So far, all the studies on the influence of cultural orientation on drinking behaviors in China, including the current study, have looked at drinking frequency. It is possible that cultural orientation could also be associated with the quantity and type of alcohol consumed. In our study, the socio-demographic characteristics and cultural orientation scores failed to differentiate between drinkers and nondrinkers, while Chinese cultural orientation showed no association with recent drinking. It is possible that there is an association between Chinese cultural orientation and the quantity of people’s drinking; however, as stated earlier, accurate quantity measures are very difficult to obtain. There are no agreed-upon standard drink serving size or standard alcohol containers, there is considerable variability in alcohol by volume, and Chinese drinking practices, such as topping up and mixing different types of alcohol on a single drinking occasion, all make it difficult to report with accuracy the quantity of alcohol consumed. This limitation weakens our conclusion about cultural orientation and drinking behaviors, suggesting that future studies need to develop questionnaires to quantify alcohol intake. In addition, future studies may wish to explore the associations between cultural orientation and different types of alcohol, by including a question on beverage preference: beer, wine or spirits.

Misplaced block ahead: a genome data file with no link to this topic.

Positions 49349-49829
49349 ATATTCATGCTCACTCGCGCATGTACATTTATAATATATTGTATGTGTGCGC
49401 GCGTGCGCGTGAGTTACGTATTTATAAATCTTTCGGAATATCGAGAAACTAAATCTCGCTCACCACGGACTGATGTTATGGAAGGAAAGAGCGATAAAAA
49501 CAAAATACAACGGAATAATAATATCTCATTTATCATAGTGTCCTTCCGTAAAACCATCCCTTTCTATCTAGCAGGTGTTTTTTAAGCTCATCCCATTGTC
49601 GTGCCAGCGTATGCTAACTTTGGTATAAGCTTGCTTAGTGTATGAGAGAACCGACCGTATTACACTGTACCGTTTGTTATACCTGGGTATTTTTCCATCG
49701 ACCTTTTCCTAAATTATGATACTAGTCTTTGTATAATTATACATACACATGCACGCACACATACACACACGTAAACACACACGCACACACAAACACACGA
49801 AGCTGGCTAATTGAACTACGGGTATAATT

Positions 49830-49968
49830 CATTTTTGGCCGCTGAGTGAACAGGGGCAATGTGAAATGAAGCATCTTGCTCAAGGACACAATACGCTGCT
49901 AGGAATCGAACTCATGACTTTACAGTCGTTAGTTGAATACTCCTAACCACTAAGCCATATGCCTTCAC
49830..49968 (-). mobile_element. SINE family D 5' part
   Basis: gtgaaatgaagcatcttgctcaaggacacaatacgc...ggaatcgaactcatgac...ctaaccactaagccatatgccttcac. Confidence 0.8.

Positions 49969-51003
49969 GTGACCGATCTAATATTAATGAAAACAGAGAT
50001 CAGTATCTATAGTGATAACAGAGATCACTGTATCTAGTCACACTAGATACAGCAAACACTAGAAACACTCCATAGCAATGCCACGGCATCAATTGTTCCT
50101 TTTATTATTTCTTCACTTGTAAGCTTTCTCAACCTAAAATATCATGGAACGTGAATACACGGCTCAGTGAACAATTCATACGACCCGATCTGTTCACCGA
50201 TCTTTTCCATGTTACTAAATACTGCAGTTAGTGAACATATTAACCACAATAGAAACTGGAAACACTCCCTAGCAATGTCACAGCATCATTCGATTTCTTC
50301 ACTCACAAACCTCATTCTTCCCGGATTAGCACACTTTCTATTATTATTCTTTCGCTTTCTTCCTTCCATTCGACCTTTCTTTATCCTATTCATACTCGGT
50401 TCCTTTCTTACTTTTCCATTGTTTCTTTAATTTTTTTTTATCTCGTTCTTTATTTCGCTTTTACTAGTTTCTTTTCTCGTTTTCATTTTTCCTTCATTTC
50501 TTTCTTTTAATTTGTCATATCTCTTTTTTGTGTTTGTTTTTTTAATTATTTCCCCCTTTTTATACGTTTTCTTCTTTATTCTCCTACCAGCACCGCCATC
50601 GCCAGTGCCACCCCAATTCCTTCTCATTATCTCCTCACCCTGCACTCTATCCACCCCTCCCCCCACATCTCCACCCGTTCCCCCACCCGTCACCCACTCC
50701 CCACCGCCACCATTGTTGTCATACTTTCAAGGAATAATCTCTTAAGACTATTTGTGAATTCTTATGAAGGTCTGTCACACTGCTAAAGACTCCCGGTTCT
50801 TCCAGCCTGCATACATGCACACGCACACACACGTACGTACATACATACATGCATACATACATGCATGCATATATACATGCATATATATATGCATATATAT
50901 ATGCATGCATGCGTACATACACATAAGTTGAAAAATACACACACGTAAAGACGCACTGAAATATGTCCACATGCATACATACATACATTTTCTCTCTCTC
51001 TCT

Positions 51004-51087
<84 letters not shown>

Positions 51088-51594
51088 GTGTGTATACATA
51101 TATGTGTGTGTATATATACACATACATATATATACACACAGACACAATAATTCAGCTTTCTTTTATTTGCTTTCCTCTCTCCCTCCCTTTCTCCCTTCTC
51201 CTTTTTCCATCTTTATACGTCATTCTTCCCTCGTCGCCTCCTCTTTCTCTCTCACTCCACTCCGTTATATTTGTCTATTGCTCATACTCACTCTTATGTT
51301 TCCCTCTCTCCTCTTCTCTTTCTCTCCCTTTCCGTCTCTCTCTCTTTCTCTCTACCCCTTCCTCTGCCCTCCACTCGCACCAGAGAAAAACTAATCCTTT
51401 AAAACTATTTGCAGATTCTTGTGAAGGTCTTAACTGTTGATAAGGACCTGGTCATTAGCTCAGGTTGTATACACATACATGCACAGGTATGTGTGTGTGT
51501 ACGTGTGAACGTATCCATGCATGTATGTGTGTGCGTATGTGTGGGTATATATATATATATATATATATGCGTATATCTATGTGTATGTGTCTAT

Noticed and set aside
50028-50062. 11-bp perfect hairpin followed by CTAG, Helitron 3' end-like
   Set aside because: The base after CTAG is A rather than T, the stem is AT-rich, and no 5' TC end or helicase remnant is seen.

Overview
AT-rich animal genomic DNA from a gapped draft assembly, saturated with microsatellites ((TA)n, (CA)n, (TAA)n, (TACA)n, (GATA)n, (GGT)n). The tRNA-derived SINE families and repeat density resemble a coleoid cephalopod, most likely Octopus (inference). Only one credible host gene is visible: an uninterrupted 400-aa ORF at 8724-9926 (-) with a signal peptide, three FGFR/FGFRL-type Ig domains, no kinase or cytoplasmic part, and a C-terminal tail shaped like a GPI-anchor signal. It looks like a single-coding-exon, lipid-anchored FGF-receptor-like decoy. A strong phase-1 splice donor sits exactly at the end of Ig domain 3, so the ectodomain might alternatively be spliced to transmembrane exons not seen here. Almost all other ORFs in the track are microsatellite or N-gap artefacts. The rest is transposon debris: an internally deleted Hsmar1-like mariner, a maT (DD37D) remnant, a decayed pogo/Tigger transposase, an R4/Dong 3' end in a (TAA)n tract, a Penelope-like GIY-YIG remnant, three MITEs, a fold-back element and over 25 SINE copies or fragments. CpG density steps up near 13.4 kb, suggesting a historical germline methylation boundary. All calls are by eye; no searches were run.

Rehm et al. expressed concern that globalization is leading to the emergence of less favorable drinking patterns, especially in some regions such as the Western Pacific Region that includes China which have country-level drinking patterns that are less detrimental than those in other regions of the world . This study, at the individual level, suggests a role that cultural orientation may play in the changing patterns of university students’ drinking. Cultural orientation provides an added perspective to the general understanding of cultural influences and acculturation because it reflects cultural values that are present in individuals who have not left their home environment but appear to have been influenced by “outside” cultural forces. Where indigenous cultural values are associated with lower risk patterns of drinking, alcohol policies and education programs may wish to consider how to reinforce the cultural values that reduce alcohol-related risks—values such as moderation, drinking with meals, and viewing intoxication as social embarrassment. Education programs can also consider challenging higher risk drinking patterns of foreign cultures, especially when these other cultures are seen as appealing.
The authors are grateful to the following colleagues for assistance in gathering these data: Fang Xiaoyi, Director of the Institute of Developmental Psychology, Beijing Normal University; Duan Yong, Director of the Yunnan Health Education Institute, Kunming; Qian Ling, Department of Guidance & Training, Chinese Center for Health Education, Beijing. The authors are grateful to Michelle Maas for editing earlier drafts of this paper.
- Conceptualization: SW IN DS.
- Formal analysis: SW DS.
- Methodology: SW IN DS.
- Project administration: IN.
- Supervision: IN.
- Writing – original draft: SW IN DS.
- Writing – review & editing: SW IN DS.